This article argues that third generation constructivism can make a central and overdue contribution to the practice of meta-theorising in IR. Meta-theory has so far restricted itself to exercises of observational re ection or de nitional sedimentation of content, or in Patrick Jackson’s words, to an elaboration of the ‘conduct of inquiry’. It has thereby failed, to its detriment, to re ect on and recognise the central importance of the deep and intricate relation between the content of meta-theory and the very form(s) in which it is practiced. Taking its cue from Kratochwil’s re ection on the deliberative nature of legal reasoning this article puts forward a case for a shift towards a rhetoric of inquiry of meta-theory. Such an approach opens the way to conceive of meta-theory as an argumentative-persuasive practice whose content is deeply interwoven with forms of presentation on the one hand and normative commitments on the other.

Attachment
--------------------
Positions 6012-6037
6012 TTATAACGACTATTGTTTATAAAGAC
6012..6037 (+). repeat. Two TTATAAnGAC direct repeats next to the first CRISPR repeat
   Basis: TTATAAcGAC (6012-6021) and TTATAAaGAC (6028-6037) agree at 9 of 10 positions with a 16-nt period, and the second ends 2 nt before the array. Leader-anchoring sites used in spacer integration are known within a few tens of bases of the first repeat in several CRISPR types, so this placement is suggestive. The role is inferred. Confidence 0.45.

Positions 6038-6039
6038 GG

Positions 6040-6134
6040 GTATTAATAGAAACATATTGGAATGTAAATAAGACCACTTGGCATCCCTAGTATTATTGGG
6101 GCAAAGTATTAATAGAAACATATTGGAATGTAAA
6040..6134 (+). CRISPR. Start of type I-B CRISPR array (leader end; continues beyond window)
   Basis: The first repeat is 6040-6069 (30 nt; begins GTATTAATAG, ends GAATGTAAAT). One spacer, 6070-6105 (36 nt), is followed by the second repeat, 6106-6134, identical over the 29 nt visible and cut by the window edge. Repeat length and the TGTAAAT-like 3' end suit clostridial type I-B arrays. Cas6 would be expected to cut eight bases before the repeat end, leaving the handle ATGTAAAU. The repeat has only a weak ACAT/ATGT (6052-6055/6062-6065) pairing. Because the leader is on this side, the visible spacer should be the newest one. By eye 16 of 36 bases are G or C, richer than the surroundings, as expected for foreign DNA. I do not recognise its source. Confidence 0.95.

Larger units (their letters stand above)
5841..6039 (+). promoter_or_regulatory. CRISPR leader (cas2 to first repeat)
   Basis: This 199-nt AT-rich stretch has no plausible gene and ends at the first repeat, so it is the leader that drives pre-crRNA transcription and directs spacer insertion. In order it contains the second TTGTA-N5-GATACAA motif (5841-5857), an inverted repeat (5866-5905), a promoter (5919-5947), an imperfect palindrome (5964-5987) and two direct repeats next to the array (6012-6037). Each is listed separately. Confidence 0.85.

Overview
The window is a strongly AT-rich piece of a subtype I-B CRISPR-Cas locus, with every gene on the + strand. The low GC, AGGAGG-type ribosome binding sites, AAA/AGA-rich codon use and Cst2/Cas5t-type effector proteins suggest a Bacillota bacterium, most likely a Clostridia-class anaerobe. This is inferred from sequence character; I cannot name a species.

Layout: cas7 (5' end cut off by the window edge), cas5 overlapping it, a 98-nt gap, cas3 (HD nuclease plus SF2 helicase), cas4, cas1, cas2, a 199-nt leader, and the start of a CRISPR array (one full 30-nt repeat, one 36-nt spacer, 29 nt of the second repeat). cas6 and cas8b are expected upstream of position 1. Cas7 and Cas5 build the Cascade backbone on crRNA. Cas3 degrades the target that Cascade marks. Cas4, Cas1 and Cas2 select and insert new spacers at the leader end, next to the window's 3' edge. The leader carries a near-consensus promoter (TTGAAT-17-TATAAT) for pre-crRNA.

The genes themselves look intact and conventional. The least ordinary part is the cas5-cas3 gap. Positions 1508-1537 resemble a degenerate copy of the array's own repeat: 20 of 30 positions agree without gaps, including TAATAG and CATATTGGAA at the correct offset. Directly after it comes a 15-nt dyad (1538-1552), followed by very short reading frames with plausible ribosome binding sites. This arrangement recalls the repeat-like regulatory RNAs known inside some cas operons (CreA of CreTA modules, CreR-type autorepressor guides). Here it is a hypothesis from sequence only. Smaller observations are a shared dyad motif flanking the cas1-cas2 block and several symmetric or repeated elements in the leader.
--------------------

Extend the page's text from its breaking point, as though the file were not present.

- Internation relations